Wanted-Businesses With A Conscience

By Lee Howard The Day, New London, Conn.

A new type of corporate entity would be recognized in Connecticut under legislation Gov. Dannel P. Malloy said Tuesday he would introduce in the coming session of the state's General Assembly.

The benefit-corporation designation offers legal protections to businesses that intend to promote the public good as they seek private profit.

Under the state's current legal framework, the boards of directors of businesses have a fiduciary obligation to benefit shareholders without the requirement that they evaluate or report on a company's performance in other realms, but Malloy's legislation would offer a "safe harbor" to benefit corporations that also consider environmental and societal good.

"By creating a new corporate entity ... Connecticut entrepreneurs can start businesses that compete in the private sector while also working to solve the toughest social and economic problems that our communities face," Malloy said in a statement.

"This legislation will help ensure that social entrepreneurs create benefit corporations and jobs here in Connecticut, and encourage a new generation of social entrepreneurs dedicated to improving our communities and our state."

Similar legislation has been approved in 19 states, among them New York, Massachusetts, Rhode Island and Vermont. The first such bill won the backing of California legislators.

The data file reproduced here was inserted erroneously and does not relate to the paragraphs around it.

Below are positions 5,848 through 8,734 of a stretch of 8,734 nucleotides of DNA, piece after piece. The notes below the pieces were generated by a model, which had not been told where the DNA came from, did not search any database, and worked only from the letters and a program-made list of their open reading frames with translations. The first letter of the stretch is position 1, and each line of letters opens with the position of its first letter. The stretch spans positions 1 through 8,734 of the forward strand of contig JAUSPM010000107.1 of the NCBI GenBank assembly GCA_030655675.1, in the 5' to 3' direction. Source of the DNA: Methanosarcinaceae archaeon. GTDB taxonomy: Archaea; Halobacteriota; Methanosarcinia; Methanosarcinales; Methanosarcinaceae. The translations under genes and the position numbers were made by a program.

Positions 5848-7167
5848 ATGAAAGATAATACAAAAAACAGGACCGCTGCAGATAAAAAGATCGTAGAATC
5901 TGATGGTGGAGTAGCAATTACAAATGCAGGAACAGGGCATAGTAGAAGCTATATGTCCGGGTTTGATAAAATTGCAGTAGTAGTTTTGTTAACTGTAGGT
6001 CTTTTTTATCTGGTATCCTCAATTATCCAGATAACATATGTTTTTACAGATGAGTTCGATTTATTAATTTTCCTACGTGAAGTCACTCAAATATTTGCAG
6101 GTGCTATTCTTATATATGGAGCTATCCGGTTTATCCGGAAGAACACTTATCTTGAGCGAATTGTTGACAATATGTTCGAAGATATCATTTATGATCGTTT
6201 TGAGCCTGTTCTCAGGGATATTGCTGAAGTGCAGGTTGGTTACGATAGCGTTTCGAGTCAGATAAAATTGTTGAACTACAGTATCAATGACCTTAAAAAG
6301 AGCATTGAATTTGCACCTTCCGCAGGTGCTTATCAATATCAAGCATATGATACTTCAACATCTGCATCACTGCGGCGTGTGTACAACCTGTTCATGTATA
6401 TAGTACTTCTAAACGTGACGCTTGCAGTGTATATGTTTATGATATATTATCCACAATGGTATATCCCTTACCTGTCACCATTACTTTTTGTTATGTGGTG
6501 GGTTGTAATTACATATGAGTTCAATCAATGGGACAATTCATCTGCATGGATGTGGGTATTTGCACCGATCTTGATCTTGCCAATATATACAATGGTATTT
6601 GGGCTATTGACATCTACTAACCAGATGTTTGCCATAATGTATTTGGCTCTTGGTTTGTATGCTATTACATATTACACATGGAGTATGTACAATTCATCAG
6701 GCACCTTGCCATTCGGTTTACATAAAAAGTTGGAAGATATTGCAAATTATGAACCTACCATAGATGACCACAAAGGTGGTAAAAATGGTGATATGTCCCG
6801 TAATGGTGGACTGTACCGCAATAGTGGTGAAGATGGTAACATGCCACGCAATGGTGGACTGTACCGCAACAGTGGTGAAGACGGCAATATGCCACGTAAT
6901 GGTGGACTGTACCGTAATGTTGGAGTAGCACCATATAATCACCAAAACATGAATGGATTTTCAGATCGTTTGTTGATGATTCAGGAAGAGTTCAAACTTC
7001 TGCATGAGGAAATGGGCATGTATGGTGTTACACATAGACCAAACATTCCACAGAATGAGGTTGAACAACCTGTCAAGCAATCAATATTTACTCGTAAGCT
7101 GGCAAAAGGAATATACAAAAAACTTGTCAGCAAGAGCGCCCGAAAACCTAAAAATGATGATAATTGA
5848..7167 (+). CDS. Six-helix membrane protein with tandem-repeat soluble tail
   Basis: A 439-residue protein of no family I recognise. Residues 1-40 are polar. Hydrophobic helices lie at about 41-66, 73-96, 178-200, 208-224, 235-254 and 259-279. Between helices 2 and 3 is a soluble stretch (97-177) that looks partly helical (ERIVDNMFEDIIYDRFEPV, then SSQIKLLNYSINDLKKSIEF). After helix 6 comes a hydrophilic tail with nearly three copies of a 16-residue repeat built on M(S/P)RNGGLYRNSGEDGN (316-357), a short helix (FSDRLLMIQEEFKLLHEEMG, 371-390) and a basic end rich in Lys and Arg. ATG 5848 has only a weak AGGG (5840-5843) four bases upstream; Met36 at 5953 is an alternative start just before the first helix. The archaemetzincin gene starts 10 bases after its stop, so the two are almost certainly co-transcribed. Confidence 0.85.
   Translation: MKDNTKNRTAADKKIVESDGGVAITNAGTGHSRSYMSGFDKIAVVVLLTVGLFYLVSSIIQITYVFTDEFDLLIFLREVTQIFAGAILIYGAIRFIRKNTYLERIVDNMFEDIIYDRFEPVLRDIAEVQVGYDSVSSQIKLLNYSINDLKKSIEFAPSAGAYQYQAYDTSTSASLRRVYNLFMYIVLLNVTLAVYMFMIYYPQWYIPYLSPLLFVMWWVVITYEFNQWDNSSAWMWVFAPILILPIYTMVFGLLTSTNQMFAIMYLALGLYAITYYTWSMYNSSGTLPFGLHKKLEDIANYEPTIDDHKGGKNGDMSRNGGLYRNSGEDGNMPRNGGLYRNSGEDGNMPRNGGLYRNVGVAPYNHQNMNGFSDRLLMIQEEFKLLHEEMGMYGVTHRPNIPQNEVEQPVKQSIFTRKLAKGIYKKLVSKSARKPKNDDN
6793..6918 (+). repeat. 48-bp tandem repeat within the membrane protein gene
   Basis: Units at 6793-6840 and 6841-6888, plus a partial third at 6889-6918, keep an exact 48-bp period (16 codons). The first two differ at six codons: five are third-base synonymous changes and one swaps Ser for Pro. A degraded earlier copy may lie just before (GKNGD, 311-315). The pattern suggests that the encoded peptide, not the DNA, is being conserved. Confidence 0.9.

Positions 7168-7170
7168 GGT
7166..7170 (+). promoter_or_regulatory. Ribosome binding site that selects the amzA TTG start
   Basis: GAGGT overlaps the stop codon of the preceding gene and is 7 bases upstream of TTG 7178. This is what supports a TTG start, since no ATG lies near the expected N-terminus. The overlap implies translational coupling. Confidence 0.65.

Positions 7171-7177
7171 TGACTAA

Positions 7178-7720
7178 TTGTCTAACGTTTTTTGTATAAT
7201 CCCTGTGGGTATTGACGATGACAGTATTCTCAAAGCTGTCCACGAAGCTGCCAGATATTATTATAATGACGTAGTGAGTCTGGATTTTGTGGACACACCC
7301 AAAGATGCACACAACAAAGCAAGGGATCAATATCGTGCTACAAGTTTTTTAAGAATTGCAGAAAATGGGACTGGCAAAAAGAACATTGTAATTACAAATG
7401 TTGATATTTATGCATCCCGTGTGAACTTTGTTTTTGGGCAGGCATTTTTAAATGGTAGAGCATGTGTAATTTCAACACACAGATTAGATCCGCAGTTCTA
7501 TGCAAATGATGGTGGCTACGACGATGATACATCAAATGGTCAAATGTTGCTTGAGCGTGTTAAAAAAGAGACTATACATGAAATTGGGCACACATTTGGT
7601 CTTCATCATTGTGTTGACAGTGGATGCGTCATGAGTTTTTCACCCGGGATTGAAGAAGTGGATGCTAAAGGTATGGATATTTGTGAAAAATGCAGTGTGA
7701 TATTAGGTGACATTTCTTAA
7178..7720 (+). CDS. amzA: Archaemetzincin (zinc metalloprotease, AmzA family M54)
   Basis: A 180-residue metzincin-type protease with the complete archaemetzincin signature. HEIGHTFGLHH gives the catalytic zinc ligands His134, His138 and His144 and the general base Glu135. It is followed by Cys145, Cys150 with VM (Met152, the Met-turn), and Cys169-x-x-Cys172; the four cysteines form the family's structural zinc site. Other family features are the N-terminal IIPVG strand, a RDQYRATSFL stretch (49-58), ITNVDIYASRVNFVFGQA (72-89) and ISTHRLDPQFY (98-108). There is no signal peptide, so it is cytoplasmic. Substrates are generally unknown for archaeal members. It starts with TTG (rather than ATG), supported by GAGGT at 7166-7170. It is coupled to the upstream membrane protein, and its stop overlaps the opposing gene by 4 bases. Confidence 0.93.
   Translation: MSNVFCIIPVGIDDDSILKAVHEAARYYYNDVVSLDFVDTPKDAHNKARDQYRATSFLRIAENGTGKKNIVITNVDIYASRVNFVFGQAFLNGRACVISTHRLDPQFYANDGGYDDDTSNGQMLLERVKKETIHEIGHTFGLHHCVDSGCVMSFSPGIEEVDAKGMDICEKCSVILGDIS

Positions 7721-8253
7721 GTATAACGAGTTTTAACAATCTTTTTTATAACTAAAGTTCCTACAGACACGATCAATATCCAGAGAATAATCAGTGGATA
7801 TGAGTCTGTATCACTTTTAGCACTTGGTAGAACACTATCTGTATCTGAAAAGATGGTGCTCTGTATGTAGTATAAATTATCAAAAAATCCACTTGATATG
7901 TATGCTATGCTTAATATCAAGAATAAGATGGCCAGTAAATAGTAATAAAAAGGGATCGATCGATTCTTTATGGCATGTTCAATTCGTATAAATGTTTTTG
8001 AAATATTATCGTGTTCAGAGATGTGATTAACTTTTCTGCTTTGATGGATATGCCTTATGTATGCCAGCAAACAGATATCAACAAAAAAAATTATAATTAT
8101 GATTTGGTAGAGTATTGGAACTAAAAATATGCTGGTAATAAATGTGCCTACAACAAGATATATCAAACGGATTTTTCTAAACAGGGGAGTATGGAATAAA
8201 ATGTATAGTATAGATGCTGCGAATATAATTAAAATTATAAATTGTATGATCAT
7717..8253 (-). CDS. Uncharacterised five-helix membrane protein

According to a white paper posted on benefitcorp.net, many states have an "outdated legal framework that is not equipped to accommodate for-profit entities whose social benefit purpose is central to their existence."

Malloy's proposal places benefit corporations under traditional business corporation laws while requiring them to be assessed annually by an outside entity to determine the extent of their positive social impact.

Benefit reports must be shared with shareholders and the public.

Benefit corporations get no special tax exemptions. But they often do include public benefits as part of the corporation's stated purpose, including providing low-income citizens with products or services, promoting economic opportunity beyond job creating and improving community health care.

"There is a clear demand for this new form of business structure," Kate Emery, chief executive and founder of the Hartford nonprofit reSET, the Social Enterprise Trust, said in a statement. "

We will work hard to attract bipartisan support for the bill, and look forward to speedy passage and adoption into law this year."

Malloy said the legislation would be introduced during this year's General Assembly session starting Feb. 5.

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